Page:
And it is a goal that we had at the beginning of our project.
It didn't happen, or certainly not as I would have liked.
So then, what did I learn from our so called failure, what are the mandatory requirements for making unit testing a sucess...
- Infrastructure to automatically run unit tests. In order to make unit testing work, you must have some facility to run the unit tests regularly. Preferably these should run fast and should be run on every checkin. It is not enough to rely on the developer to run the unit tests before they checkin their changes.
- A univeral commitment to quality. Your whole development team needs to be fully and categorically commited to quality, and a working unit testing system is a necessary requirement to get there. For a unit testing system to work it means that if tests fail, developers need to care - as soon as one unit test fails, your system is immediately less effective. The unit test frameworks do not work when even one test is failing. You can't have just one developer, say the lead developer, telling developers to fix their unit tests.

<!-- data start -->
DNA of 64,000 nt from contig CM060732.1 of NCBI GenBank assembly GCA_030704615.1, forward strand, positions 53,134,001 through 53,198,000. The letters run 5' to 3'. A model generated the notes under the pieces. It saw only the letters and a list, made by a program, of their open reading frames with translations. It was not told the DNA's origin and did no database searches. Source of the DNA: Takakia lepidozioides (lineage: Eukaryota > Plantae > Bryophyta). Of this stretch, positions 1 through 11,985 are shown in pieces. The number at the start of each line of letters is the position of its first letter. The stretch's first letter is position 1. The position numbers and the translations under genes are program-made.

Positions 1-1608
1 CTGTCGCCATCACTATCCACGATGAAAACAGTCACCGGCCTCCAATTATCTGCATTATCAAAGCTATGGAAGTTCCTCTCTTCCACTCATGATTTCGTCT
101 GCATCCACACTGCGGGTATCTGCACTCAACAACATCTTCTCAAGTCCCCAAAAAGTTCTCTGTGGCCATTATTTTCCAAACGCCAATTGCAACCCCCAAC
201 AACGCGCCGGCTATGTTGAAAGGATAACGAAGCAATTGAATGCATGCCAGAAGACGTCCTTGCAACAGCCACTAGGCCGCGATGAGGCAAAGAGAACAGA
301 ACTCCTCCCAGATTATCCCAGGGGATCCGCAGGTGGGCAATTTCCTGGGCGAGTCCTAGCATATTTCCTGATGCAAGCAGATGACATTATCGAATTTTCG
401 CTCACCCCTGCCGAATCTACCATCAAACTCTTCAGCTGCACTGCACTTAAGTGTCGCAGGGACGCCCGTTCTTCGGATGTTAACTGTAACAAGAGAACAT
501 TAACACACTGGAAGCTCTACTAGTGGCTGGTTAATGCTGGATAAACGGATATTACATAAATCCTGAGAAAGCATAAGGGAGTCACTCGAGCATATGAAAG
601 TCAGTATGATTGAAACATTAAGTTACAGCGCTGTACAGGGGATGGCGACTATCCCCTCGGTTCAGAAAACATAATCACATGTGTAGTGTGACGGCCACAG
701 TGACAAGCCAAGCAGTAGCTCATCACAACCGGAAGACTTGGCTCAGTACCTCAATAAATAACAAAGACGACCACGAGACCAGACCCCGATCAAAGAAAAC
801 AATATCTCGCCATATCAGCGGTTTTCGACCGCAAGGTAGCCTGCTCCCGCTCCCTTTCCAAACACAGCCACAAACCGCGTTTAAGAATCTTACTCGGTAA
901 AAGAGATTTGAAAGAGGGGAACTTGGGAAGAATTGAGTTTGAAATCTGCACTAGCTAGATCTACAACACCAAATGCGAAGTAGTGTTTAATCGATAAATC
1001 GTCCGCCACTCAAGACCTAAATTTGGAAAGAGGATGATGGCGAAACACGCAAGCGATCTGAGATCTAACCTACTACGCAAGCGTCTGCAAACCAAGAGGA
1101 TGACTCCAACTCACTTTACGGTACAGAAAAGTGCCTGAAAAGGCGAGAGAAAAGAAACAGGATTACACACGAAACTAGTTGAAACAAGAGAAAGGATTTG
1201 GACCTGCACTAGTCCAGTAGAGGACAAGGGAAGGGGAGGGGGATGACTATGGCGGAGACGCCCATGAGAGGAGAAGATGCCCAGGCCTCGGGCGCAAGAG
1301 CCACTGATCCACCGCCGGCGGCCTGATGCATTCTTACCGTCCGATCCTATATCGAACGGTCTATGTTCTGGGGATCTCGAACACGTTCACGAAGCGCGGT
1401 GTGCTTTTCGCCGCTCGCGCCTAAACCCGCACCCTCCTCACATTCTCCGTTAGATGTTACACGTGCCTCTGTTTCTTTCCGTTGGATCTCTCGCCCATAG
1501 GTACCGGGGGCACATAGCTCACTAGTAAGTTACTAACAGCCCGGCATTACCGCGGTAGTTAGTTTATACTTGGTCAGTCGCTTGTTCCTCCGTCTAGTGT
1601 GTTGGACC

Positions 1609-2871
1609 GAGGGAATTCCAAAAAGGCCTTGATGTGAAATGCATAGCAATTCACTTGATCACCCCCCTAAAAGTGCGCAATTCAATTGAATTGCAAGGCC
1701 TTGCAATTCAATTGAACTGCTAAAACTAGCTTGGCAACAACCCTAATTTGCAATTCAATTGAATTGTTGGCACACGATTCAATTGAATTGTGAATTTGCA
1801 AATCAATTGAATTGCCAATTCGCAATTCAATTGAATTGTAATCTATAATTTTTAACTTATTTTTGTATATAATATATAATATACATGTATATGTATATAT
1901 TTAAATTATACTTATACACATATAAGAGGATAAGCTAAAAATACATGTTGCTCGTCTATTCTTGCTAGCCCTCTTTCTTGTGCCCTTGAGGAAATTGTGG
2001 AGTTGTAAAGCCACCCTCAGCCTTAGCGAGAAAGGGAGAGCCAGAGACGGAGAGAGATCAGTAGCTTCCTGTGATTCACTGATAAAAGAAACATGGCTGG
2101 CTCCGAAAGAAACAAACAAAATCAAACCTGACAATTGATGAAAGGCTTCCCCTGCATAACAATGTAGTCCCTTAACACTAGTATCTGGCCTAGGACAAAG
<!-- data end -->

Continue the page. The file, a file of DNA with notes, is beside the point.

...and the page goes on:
- Mangement buy in. The problem we had with unit tests and getting unit tests fixed is that developers always made some excuse about how they could fix it now, they just had this bug to fix or this use case to finish, so management need to realise that a reason for the use case being delayed is because I had unit tests to fix is as good a reason as, there was a power failure and I couldn't use my PC.
The benefits of unit tests are proven, but I can't prove those benefits to you, here. You have to do it, 100%, pay the cost - and it's true, there is a cost, but the pay off from paying that price worth it, you'll probably gain 3 times as much you put in. But don't bother, unless you've ticked the 3 boxes outlined above.